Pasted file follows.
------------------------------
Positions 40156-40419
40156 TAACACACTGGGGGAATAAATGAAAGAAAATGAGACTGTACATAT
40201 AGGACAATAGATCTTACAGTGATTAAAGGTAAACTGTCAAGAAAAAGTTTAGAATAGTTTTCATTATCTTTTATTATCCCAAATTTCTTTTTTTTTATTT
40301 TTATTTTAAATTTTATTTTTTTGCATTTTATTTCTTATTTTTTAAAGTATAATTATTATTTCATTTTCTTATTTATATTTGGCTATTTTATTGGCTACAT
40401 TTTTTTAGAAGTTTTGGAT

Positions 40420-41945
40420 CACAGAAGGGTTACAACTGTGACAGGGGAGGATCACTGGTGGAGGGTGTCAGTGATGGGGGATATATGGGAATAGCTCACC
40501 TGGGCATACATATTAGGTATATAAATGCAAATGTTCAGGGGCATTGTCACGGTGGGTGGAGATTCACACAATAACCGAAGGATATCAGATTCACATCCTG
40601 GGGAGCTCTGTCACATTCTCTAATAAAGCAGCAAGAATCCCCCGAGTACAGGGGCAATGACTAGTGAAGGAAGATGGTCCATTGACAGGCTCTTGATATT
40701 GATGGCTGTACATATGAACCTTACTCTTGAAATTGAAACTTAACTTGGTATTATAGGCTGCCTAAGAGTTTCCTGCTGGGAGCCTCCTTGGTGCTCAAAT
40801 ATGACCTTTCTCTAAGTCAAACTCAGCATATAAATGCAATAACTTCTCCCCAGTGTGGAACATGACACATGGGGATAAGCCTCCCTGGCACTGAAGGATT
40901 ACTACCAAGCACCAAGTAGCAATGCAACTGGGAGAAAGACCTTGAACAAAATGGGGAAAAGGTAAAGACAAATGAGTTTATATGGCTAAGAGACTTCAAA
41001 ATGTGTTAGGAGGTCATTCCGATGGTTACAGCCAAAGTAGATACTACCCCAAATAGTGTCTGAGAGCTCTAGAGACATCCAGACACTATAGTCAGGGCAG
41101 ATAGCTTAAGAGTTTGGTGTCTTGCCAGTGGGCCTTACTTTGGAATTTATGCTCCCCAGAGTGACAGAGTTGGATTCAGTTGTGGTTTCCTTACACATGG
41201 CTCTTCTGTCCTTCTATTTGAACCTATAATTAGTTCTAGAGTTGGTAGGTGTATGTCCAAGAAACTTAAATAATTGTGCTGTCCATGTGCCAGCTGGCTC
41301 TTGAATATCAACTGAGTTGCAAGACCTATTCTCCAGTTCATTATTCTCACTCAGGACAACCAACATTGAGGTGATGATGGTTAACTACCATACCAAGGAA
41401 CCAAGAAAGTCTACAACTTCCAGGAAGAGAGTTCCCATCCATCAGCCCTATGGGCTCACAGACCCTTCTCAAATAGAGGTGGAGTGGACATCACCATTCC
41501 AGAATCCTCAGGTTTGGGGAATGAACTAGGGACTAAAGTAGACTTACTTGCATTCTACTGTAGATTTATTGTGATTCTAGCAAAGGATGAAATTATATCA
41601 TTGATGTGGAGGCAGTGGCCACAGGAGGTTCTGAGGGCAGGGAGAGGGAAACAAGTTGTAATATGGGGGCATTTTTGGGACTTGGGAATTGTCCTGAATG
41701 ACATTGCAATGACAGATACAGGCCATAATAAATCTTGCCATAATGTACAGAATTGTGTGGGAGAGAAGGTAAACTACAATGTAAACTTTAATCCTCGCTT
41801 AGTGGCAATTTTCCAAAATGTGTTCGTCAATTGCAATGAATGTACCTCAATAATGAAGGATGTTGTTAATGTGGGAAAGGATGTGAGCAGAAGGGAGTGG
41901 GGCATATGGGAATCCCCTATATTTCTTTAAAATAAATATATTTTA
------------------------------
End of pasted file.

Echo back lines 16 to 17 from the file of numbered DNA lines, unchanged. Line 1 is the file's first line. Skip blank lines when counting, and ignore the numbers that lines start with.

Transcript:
41301 TTGAATATCAACTGAGTTGCAAGACCTATTCTCCAGTTCATTATTCTCACTCAGGACAACCAACATTGAGGTGATGATGGTTAACTACCATACCAAGGAA
41401 CCAAGAAAGTCTACAACTTCCAGGAAGAGAGTTCCCATCCATCAGCCCTATGGGCTCACAGACCCTTCTCAAATAGAGGTGGAGTGGACATCACCATTCC